Williams Attacks City's 'Status Quo'
Mayor Pushes Plans to Take More Control Of D.C. Schools, Have Police Patrol Hallways
By Craig Timberg
Washington Post Staff Writer
Friday, February 6, 2004; Page B01
Mayor Anthony A. Williams touted five years of accomplishments in his State of the District address last night and vowed to continue his push for control over the city's public schools despite growing resistance on the D.C. Council.
Williams (D) called for police to take over security at public schools and for the creation of a CEO-style position of chancellor, appointed by the mayor and approved by the D.C. Council. The chancellor would have unprecedented powers to run a 64,200-student system that has among the nation's highest per-pupil spending and lowest test scores.
The new chancellor "is expected to shake things up immediately and replicate the bold ideas that are already working, from performance bonuses for good teachers and staff to small schools that challenge the myth that's still pervasive in our community that some students simply can't learn," Williams said.
He added: The chancellor "will be fully responsible for the budget, for policymaking and for day-to-day operations of our public school system. . . . This is going to allow all of us to place confidence in an extraordinary administrator, set the game plan, and then get out of the way and hold one leader accountable to show results."
The mayor's speech came several hours after D.C. Council members, meeting behind closed doors, reached a tentative consensus to resist his push for expanded authority over the school system. It is now run by a nine-member board, with four members appointed by the mayor and five elected. A major change, such as the creation of a chancellor position, would require a charter change.
Several council members said that there is a veto-proof majority to preserve the existing system until 2006. "It seems as if the hybrid [school board] is now jelling in a way which we had envisioned," said council Chairman Linda W. Cropp (D).
As for the mayor's proposed changes, she said, "I don't see it happening in the near future."
Williams administration officials said they would go forward with their initiative and submit legislation within the next 10 days. They portrayed the council positions as fluid and said opponents of the mayor's changes were defending a flawed status quo.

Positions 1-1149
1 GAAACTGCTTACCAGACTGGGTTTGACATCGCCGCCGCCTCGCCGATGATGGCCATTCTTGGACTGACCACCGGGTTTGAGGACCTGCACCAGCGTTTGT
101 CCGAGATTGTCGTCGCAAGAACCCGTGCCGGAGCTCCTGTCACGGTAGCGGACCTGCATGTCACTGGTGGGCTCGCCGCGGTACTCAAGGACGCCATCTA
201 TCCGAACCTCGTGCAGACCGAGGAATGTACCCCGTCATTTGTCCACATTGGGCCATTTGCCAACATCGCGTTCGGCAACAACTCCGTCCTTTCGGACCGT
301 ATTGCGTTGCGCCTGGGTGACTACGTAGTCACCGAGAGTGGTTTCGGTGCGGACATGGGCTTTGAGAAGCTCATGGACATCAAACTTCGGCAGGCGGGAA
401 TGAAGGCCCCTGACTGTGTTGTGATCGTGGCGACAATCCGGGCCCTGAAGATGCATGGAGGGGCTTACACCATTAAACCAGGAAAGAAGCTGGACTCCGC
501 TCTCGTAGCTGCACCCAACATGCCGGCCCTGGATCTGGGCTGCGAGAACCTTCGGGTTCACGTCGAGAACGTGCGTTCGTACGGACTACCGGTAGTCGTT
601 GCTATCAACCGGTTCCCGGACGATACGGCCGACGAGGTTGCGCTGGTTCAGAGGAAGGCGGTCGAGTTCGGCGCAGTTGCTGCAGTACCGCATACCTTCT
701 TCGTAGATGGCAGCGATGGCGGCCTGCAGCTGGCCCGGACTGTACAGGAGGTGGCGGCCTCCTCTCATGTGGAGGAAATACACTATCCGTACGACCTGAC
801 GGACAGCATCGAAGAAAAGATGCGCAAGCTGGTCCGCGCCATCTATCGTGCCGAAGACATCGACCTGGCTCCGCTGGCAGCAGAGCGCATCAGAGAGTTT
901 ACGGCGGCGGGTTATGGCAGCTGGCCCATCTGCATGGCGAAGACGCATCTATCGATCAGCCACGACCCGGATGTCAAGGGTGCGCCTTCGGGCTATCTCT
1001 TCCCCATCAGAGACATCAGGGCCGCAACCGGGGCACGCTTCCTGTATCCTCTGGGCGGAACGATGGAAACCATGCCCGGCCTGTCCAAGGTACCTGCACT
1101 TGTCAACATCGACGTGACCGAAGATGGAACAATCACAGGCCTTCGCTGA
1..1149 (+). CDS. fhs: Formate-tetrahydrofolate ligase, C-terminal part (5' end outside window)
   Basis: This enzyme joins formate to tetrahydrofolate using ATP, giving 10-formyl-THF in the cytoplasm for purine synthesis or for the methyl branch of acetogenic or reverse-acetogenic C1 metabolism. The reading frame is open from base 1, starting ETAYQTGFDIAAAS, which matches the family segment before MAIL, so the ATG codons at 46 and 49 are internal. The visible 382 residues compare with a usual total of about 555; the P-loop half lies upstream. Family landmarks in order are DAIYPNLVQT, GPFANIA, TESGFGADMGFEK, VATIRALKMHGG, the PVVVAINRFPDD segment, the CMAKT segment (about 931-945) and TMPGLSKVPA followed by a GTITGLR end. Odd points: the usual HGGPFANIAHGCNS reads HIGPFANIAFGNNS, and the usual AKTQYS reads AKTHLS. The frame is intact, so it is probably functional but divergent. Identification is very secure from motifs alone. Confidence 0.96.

In his speech, the mayor used the term "status quo" four times and said the schools face a deep crisis that threatens the city's social fabric and has chased middle-class parents to the suburbs.
Before a full but listless crowd at the historic Lincoln Theatre, the mayor's speech ran more than 70 minutes, drawing occasional applause. Several times, hecklers interrupted Williams, who delivered the speech slowly and almost casually as he leaned into a lectern.
The mayor has built his major annual speeches around education, each time vowing profound changes to fix a system that lags behind national measures of excellence in most categories.
Yet the schools have shown little obvious improvement. In December, the D.C.-based Council of the Great City Schools reported that the system had an "incoherent" instructional program and "abysmal results."
The mayor's inability to make improvements so far has become a liability in his fight to get more authority over schools, council members say. They note that since the mayor won the power to appoint school board members, several members have resigned in frustration and seats have remained unfilled for months at a time.
Williams attempted to address those concerns last night by portraying the problem as a structural failing that could be fixed by clear lines of accountability.
© 2004 The Washington Post Company